In person C-SPAN creator Brian Lamb is friendly and likable. But as the network's best-known on-camera interviewer, he is often criticized for his lack of emotion on the air. Some have gone so far as to suggest that Lamb, like C-SPAN, has no personality at all. Thomas J. Meyer, in a complimentary New York Times magazine article, wrote that Lamb "has all the charisma of a test pattern. And none of the color." And in Mirabella magazine last year, Walter Kirn wrote: "Lamb is a video Buddha, television's most stationary being. His body, his desk and his chair are one."
Yet, Lamb's vision for public affairs programming is what has made C-SPAN a success. That vision can be traced to his Midwestern roots and his early exposure to politics. It's a legacy that goes back to a short tavern owner in Lafayette, Indiana, who made people laugh by dancing with a full glass of beer on his bald head.
"That was my grandfather, old Pete," Lamb recalls with a smile. "My dad was one of his seven kids and he used to talk about old Pete and what he had to do to keep the tavern going, including gambling in the backroom and payoffs to politicians."
Lamb's father, Bill, ran the tavern for a while, then became a wholesale beer distributor. "I watched my dad all his life crossing the palm of politicians on the left and right just to keep his distributor's license," says Lamb. "He worked his whole life to clean up the corrupt system. He had this love-hate relationship with the politicians. He loved them because they were interesting people and hated them because they always had their hands out."
Lamb has long maintained that he is nonpartisan, a claim not readily believed by everyone. Some have been suspicious of Lamb's work on the Nixon-Agnew campaign in 1967, in the Nixon White House and on the staff of then-Colorado Republican Sen. Peter Dominick. But Lamb also worked as a low-level military aide in the Lyndon Johnson White House. In addition, he has been a reporter for UPI radio and Cablevision magazine.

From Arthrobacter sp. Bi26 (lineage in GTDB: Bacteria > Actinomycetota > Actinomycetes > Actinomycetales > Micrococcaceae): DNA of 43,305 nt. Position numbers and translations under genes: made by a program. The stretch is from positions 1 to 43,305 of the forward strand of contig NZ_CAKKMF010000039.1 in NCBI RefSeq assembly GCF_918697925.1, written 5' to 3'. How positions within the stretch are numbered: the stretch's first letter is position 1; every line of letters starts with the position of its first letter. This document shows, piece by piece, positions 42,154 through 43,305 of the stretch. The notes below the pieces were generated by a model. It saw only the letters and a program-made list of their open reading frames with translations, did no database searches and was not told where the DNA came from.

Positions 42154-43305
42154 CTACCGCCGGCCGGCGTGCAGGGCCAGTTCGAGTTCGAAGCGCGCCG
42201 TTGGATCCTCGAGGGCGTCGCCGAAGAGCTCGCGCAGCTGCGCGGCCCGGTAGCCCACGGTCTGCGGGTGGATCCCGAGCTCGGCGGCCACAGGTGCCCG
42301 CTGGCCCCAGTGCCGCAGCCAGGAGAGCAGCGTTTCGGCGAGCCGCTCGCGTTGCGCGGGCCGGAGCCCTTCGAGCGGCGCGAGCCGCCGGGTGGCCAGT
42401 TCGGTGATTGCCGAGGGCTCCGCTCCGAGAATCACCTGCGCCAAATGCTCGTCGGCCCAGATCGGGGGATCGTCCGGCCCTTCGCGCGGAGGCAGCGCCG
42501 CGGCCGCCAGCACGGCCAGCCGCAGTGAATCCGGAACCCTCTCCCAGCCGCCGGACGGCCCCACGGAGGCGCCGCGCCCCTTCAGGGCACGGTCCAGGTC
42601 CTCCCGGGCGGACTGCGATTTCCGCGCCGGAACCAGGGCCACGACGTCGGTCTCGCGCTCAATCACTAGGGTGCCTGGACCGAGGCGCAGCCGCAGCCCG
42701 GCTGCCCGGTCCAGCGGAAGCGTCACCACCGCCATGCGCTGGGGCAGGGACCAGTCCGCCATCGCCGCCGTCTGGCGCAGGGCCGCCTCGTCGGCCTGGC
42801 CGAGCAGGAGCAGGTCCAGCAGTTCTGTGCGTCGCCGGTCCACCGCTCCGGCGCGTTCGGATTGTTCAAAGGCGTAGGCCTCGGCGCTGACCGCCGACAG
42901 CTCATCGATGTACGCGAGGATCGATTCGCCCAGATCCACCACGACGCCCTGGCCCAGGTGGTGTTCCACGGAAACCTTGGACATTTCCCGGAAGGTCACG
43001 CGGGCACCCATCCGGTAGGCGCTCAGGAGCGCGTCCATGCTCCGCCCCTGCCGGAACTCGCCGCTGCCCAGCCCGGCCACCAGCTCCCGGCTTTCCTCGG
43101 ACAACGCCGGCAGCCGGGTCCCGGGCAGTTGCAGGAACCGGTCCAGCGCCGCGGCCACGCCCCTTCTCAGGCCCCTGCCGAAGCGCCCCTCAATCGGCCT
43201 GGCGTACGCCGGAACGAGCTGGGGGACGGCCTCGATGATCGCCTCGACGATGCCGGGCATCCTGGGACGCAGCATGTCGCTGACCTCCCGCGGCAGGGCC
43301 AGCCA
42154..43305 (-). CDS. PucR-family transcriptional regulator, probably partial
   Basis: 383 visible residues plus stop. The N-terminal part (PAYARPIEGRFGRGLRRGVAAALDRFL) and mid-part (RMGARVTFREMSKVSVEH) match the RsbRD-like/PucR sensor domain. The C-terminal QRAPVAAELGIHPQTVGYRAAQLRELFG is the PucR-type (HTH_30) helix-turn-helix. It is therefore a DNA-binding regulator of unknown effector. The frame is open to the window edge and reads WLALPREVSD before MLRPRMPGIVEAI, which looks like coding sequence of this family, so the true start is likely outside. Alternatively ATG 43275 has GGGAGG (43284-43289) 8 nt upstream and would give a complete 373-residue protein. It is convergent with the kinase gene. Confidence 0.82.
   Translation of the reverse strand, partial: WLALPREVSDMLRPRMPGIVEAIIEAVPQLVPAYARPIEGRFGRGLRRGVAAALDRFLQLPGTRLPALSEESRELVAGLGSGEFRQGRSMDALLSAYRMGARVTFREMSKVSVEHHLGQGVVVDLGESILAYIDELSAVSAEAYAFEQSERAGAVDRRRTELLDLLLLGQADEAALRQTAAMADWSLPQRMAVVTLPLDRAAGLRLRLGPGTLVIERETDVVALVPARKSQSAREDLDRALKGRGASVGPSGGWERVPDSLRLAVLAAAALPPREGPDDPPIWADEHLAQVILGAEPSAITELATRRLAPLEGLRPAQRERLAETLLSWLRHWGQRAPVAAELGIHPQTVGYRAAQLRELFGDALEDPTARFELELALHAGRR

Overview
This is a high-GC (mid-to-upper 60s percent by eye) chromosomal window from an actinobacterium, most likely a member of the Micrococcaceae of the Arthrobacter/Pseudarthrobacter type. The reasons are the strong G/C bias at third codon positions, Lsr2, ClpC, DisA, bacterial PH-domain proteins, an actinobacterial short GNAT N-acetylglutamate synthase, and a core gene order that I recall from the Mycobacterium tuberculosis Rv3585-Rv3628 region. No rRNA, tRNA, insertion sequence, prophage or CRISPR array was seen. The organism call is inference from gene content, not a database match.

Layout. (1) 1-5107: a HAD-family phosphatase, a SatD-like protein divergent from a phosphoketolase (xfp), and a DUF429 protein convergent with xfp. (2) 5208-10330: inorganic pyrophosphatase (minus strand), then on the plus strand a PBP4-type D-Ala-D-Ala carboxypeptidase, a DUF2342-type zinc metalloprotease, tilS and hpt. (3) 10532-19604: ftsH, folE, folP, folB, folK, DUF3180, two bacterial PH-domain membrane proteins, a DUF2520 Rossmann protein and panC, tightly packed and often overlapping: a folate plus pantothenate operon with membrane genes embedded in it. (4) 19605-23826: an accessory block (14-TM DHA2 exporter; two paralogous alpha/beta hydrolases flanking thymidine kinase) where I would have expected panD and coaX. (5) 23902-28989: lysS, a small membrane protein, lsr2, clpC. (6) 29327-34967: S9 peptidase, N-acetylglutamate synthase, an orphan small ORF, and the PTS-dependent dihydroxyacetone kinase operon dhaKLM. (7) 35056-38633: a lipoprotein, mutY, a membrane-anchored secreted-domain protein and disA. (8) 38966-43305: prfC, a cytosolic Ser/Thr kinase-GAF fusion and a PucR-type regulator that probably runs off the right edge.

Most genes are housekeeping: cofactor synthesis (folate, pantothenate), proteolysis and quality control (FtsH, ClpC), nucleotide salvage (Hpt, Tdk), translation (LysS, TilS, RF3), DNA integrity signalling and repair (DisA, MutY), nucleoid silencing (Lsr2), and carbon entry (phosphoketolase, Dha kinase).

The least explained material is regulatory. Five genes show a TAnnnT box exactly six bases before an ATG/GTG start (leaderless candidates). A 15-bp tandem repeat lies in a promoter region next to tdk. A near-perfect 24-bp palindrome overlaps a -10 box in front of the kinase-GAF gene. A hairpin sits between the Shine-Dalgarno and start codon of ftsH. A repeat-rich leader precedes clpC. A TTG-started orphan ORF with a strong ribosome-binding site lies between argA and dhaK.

"I've never been a member of a political party nor have I ever contributed to any party," says Lamb. "Certainly, being from Indiana I was not raised in a liberal environment."
While much of the suspicion has dissipated, Lamb's Republican background caused tremors when he first proposed that C-SPAN be created to televise the proceedings of the House of Representatives in 1977. He bristles when recalling the sarcastic comments of CBS commentator Andy Rooney and others at a roast for Walter Cronkite during the the Society of Professional Journalists' 1985 convention.
"Rooney attacked me personally," Lamb recalls. "He said, 'Brian Lamb worked for the Nixon-Agnew White House and we know what Nixon and Agnew thought of the First Amendment."'
In fact, Lamb says his experience with the Nixon-Agnew campaign increased his cynicism about the political process. In 1967, Lamb was a field representative in the Midwest for "United Citizens for Nixon-Agnew." His main task was to tape record voter comments about political and social issues. At the end of each week the tape was dispatched to Washington where, Lamb assured the participants, the candidates would listen to it.
"I was naive and gullible enough to think this was an honest effort," Lamb says. "Later I was told all the tapes..were edited down to an hour that Nixon and Agnew heard – which was a total lie.
"I vowed that if I ever could, I would go back to the community and go on the street corner and ask people what they really thought about Nixon, Agnew and anything else... That was the origin of the call-in programs that are now the strength of C-SPAN."
To maintain his avowed neutrality, Lamb says he avoids the Washington party circuit. "There is a certain point in this town when people connect and suddenly you become really important," he says. "But there's a danger there because then people are constantly questioning your motives. And to be perfectly blunt, serving the needs of this town is not important because we're here to serve the needs of the general public."